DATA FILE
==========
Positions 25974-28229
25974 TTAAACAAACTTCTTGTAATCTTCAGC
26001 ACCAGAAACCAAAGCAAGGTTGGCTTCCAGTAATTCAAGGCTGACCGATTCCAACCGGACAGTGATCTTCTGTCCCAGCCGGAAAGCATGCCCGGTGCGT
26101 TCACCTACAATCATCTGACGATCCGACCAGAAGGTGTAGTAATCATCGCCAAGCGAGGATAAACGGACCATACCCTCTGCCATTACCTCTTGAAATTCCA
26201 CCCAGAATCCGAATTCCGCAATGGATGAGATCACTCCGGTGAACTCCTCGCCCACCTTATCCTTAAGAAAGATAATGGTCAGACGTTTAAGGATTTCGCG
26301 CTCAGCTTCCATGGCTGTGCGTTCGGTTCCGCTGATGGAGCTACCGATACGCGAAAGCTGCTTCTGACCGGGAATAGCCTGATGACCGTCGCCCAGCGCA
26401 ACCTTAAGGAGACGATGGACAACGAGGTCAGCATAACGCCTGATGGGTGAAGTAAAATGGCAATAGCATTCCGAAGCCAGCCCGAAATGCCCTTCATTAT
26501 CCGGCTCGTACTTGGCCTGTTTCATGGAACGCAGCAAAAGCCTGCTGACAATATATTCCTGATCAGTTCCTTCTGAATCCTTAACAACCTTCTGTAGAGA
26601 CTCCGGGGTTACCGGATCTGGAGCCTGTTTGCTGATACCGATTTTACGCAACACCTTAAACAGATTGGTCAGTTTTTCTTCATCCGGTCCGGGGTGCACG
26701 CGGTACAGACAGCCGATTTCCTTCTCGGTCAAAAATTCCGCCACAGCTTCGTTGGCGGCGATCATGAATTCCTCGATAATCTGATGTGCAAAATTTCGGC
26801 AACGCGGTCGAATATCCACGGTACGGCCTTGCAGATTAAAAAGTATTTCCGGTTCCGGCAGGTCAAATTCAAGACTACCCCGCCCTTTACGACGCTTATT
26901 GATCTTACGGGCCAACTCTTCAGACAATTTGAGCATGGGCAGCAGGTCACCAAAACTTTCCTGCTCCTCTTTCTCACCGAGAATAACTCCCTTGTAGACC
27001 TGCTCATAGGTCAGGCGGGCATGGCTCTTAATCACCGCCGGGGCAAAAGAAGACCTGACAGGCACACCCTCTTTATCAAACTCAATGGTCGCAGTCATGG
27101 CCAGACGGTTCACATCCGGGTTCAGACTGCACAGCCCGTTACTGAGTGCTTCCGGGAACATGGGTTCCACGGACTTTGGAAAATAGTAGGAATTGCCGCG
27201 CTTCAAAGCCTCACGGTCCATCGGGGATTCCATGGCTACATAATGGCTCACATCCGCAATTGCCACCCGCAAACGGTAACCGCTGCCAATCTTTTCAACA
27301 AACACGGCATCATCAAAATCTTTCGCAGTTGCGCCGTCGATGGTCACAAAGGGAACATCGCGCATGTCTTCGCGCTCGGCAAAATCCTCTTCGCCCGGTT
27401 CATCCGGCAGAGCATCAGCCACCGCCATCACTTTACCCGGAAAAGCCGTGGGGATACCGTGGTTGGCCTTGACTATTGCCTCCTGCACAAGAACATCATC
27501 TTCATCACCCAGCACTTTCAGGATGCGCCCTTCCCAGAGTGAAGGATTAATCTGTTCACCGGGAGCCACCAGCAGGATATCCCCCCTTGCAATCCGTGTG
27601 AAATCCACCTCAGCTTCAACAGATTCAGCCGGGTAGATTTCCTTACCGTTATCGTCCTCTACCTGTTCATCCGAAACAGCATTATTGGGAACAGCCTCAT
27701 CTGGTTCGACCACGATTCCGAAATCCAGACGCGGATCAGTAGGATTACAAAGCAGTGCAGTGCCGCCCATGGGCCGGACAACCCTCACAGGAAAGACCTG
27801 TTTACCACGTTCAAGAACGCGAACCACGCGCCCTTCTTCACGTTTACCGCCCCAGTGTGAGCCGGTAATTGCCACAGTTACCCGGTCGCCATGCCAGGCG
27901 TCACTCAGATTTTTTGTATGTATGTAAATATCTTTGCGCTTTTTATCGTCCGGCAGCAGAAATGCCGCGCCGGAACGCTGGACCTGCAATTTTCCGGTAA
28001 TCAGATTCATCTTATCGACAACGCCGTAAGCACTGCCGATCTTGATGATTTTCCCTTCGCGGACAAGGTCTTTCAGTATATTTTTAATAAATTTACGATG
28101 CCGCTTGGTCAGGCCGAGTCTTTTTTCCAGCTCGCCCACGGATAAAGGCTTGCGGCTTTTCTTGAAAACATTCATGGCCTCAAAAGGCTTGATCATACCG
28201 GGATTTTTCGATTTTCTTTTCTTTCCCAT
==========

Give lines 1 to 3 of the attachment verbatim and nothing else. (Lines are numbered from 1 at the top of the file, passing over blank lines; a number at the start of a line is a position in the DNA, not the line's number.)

Positions 25974-28229
25974 TTAAACAAACTTCTTGTAATCTTCAGC
26001 ACCAGAAACCAAAGCAAGGTTGGCTTCCAGTAATTCAAGGCTGACCGATTCCAACCGGACAGTGATCTTCTGTCCCAGCCGGAAAGCATGCCCGGTGCGT